How much smarter does reading 100 books in 1 year actually make you?

As I turned the last page and closed the back cover, I looked up and took a deep breath in, slowly exhaling. Book number 100, ‘Measure What Matters ’by John Doerr, which seemed fitting considering the moment.

The day was December 3rd, which meant I had finished my biggest goal of 2019 with 28 days to spare. I logged the book and author on my various lists and Goodreads account.

I jotted down some notes on my Evernote where I was following along with my top takeaways from the book.

Then I set it aside and picked up my next book.

Making Books a Staple Part of My Diet

I started 2019 by committing with a friend to reading five books in the month of January. It was like a condensed book club.

To kick off the new year, we picked the same five books to read, purposefully picking one book from five different categories: a non-fiction, a self-help, a science fiction, a more classic fiction, and a spiritual book. (This didn’t include my audiobook consumption, which I really started to ramp up towards the end of 2018.)

After some back and forth we landed on:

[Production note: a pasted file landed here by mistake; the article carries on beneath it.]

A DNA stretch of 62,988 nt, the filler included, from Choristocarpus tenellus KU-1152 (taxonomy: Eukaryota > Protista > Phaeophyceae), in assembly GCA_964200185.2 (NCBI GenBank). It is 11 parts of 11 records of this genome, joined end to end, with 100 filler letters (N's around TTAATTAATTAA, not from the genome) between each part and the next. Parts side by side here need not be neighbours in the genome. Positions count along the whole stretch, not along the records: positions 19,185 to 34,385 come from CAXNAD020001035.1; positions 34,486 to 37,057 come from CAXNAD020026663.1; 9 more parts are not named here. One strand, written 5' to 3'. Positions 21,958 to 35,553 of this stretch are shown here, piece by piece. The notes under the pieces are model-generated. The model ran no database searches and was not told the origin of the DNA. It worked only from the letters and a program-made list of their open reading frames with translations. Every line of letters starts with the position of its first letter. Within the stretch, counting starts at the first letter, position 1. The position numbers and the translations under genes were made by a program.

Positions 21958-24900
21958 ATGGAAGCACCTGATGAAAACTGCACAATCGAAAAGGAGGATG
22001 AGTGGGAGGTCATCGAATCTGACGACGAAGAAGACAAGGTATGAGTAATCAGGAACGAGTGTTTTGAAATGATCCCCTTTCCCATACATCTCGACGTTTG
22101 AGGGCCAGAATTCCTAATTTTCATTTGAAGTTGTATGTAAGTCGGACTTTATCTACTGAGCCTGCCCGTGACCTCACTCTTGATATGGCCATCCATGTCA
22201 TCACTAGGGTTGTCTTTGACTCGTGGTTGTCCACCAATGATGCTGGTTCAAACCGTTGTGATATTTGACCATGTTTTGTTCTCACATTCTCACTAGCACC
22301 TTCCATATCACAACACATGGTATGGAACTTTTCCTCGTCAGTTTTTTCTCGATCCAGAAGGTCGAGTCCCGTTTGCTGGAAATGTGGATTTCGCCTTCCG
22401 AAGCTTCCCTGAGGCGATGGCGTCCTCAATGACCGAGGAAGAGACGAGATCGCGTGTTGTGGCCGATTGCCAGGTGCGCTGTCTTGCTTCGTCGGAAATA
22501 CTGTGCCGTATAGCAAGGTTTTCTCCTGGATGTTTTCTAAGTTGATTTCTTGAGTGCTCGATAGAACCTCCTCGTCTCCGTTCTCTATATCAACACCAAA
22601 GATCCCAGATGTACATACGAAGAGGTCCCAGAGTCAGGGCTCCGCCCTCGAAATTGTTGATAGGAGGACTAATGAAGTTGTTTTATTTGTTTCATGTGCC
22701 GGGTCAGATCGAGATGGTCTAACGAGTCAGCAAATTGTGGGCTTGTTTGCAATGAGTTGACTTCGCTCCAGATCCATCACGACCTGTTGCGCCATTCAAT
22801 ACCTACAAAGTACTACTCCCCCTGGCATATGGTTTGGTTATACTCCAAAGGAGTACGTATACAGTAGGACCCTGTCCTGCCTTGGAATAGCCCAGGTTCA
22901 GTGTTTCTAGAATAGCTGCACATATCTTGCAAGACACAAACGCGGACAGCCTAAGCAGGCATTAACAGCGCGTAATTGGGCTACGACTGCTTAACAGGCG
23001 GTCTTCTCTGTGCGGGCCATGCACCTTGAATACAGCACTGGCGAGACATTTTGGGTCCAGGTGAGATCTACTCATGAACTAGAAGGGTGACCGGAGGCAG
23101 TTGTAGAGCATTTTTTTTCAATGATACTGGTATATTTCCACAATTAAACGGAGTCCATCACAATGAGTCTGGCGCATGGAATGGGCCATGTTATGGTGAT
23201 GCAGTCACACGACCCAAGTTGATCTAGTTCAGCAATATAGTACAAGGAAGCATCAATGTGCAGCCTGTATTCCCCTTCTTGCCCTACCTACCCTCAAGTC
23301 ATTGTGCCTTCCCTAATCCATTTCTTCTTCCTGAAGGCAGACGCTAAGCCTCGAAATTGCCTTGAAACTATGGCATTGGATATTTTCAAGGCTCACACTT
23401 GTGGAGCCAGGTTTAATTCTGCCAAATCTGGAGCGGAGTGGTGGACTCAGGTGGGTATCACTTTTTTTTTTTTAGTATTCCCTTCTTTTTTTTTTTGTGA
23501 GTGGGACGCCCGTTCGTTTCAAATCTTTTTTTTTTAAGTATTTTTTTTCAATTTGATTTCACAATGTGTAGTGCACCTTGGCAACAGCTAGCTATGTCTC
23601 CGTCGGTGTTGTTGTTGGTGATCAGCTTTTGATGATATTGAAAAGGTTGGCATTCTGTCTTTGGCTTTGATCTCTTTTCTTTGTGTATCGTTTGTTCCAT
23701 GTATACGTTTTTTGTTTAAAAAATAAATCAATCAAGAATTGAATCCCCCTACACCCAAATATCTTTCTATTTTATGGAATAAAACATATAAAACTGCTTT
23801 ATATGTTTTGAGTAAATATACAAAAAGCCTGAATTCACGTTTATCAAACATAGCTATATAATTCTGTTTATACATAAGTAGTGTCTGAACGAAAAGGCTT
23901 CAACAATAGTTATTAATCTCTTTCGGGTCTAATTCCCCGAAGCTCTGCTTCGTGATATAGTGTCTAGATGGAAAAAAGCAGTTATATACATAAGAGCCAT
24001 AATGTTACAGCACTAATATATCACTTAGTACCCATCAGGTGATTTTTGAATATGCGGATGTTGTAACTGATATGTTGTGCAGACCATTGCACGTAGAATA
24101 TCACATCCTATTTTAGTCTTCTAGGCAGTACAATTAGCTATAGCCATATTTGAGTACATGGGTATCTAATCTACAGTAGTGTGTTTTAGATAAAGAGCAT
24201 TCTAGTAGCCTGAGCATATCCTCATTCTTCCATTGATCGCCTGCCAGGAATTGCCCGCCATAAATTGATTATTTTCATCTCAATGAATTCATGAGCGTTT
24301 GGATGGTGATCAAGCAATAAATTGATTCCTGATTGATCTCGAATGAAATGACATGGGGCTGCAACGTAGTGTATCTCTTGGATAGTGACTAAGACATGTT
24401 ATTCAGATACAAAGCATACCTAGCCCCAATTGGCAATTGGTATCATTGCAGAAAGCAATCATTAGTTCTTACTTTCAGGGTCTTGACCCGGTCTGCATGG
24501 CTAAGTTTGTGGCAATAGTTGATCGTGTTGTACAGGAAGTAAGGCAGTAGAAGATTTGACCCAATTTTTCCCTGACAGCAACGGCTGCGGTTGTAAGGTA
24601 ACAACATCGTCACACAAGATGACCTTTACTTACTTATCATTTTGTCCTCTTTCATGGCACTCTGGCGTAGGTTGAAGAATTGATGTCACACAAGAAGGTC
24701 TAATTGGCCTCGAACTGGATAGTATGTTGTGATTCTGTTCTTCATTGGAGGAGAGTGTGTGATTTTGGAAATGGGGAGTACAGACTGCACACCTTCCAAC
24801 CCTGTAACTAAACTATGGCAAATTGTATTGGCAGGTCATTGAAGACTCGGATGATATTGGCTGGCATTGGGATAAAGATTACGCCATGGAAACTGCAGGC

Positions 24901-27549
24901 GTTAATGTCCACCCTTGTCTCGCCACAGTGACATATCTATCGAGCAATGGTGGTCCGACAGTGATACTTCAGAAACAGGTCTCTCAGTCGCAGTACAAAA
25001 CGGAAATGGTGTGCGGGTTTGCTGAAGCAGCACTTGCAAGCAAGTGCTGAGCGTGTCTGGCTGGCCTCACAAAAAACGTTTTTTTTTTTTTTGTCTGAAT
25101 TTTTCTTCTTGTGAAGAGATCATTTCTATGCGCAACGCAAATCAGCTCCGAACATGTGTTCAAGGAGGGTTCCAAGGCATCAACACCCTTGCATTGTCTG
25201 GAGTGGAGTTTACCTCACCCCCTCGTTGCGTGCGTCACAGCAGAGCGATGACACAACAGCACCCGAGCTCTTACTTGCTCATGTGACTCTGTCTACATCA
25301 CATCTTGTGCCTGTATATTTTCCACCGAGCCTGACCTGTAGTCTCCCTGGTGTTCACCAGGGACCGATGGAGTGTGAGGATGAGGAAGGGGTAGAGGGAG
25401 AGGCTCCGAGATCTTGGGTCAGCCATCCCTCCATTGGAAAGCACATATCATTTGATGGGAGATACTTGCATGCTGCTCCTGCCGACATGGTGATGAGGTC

• Non-Fiction: ‘A Moveable Feast ’ by Ernest Hemmingway
  • Self-Help: ‘The Magic Art of Tidying Up’ by Marie Kondo
  • Science Fiction: ‘Hitchhiker’s Guide to the Galaxy’ by Douglass Adams
  • Classic Fiction: ‘Breakfast of Champions’ by Kurt Vonnegut
  • Spiritual: ‘Soul Keeping’ by Jon Ortberg

At the time, the pace and sheer volume of reading seemed insurmountable. Until that point, I hadn’t read five books in a month since I was a kid reading young adult books. I had managed to read 32 books in 2018, a number I was proud of. And yet, in the first month of 2019, I was attempting to knock off almost 15% of my previous year’s total.

By the time February 1st rolled around, I had actually read seven books in January and had listened to four more. I was shocked. But this was just one month, right? There was no way I could keep up this pace for the entire year. My brain felt overworked and stretched like it couldn’t retain one more fact or well-written sentence. ‘But,’ I thought, ‘why not give it a shot?

What if I could read four to five books a month while listening to a few more? I set my Goodreads goal to 60 books in 2019.